Dear Blue Note – thank Brian Larson for putting the 100 Best of Blue Note together. I’ve clicked way more than 60 times. Dear Sly Stone – thank Jon Vanhala for including 5 of your songs in his “you got to funkify playlist”. Dear War on Drugs: Thank Josh Nicotra for sending me the link inside SPOTIFY to your older records before we went to your show last Saturday. Dear Ryan Adams – yes that was me that had Ashes on repeat for an entire 2 days when it FINALLY got loaded into SPOTIFY after the release date. That’s gotta be about 60 times right? That’s……60 x .38 x 10 = 228.00 is that right? if i had ryan adams streaming for 48 hours straight and the record isn’t quite an album…right? $228.00? Someone confirm with me please. I’m reallllly bad at math. Really bad. Even WITH a calculator.

My mind is a whirl with all sorts of ways to get people to make lists in Spotify and get them spread around. Click. Click. Click. Ching. Ching. Ching.  It might not be as much as a CD made – but I gotta tell you – I leave the SPOTIFY open all day and even leave it on for the dogs. I must be supporting someone’s livelihood from music even just a little bit right?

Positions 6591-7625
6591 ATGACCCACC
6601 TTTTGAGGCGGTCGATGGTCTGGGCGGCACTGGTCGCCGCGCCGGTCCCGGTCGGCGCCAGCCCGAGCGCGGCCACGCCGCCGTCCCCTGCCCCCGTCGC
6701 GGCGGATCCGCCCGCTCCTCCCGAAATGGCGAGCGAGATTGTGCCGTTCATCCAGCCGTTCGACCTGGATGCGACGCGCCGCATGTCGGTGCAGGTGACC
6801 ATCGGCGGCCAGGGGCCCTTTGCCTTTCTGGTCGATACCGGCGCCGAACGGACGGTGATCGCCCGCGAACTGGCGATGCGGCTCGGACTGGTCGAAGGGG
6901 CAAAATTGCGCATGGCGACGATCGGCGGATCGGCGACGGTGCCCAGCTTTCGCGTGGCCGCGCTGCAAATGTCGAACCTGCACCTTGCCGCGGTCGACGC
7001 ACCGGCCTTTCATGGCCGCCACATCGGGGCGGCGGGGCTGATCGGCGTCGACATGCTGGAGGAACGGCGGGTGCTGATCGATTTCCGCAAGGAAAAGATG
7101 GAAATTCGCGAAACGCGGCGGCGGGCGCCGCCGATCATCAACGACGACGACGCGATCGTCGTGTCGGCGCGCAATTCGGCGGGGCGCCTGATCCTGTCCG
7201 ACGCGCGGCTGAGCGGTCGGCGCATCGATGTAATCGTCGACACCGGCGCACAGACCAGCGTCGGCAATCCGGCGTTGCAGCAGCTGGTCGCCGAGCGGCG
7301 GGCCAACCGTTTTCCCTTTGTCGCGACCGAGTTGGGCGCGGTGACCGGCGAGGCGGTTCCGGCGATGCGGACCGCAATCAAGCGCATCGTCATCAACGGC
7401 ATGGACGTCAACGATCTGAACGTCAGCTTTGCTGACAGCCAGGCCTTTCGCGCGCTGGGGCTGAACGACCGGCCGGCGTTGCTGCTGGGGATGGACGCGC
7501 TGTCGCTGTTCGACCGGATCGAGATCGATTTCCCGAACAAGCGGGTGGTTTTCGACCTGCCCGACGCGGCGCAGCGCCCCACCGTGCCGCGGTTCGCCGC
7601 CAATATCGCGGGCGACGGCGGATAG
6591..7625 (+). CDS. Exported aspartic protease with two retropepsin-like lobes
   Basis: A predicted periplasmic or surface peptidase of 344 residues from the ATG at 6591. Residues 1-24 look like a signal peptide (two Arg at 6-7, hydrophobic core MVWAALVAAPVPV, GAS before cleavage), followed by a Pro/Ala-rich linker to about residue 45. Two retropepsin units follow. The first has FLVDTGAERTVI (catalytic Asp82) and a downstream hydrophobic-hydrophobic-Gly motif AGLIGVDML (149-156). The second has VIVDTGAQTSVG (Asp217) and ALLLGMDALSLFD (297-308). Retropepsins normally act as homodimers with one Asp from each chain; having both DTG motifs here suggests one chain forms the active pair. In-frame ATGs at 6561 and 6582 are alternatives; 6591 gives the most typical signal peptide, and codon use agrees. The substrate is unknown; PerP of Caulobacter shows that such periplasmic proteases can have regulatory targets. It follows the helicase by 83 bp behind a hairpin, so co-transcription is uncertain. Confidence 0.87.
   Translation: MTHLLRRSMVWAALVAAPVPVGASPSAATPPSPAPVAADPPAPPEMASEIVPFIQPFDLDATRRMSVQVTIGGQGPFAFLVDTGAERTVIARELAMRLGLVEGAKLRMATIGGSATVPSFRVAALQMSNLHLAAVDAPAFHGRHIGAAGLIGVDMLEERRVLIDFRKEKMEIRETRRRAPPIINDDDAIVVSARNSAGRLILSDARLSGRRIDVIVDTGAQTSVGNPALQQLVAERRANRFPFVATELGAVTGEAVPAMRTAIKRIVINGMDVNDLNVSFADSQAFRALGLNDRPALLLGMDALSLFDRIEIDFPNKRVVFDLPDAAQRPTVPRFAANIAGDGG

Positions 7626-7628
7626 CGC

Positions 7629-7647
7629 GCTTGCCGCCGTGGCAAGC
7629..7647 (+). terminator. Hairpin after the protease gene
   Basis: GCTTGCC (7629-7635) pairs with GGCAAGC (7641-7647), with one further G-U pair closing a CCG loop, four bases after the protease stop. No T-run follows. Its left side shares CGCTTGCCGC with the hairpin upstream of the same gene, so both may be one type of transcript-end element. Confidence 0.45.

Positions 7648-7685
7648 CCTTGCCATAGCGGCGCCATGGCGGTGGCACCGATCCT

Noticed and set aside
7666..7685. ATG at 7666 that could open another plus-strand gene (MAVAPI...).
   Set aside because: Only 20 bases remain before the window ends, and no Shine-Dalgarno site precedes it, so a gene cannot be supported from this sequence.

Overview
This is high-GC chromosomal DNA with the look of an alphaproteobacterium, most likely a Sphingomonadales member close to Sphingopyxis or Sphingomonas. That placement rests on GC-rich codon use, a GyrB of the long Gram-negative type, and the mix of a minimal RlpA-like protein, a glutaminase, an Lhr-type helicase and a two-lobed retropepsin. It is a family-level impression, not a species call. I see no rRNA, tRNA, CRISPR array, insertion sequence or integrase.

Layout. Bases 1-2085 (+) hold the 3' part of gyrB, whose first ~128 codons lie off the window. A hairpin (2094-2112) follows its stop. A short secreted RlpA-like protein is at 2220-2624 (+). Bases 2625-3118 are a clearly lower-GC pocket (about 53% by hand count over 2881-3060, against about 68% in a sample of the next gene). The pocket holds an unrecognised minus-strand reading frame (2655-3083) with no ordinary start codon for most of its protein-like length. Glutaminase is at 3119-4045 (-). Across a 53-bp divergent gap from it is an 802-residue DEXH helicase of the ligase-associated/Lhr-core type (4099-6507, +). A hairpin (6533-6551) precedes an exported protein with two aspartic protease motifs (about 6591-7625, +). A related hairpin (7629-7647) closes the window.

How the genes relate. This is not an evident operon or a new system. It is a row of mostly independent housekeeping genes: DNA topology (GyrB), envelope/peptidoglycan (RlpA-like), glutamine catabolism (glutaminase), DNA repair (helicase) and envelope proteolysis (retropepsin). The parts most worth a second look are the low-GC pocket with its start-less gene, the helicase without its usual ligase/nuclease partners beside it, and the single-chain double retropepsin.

Click. Click. Click.

“We just got signed by McDonald’s”

I’ve been talking about this for a long long time. There have been movements over the years toward this; Bacardi and Groove Armada was one that was very deep in that their record was released by Bacardi, much different than writing a song for bacardi. We’ve seen that with Lenny Kravitz and Absolut; and many of the others in this article. The big agencies all have music departments and yes they produce music for commercials, original recordings, licensing – but if brands and agencies really want to get into this business it will take much more than just a 20mm TV campaign for an artist to succeed.  Are these new entities ready to brand the artist in addition to the brand? Ready to put them on the road, go into the studio for more than a 30 second TV spot? Create publicity for the artist? Book them on Kimmel?Take meetings with Clear Channel? Have a product manager to hire a confab of independents to perform these services?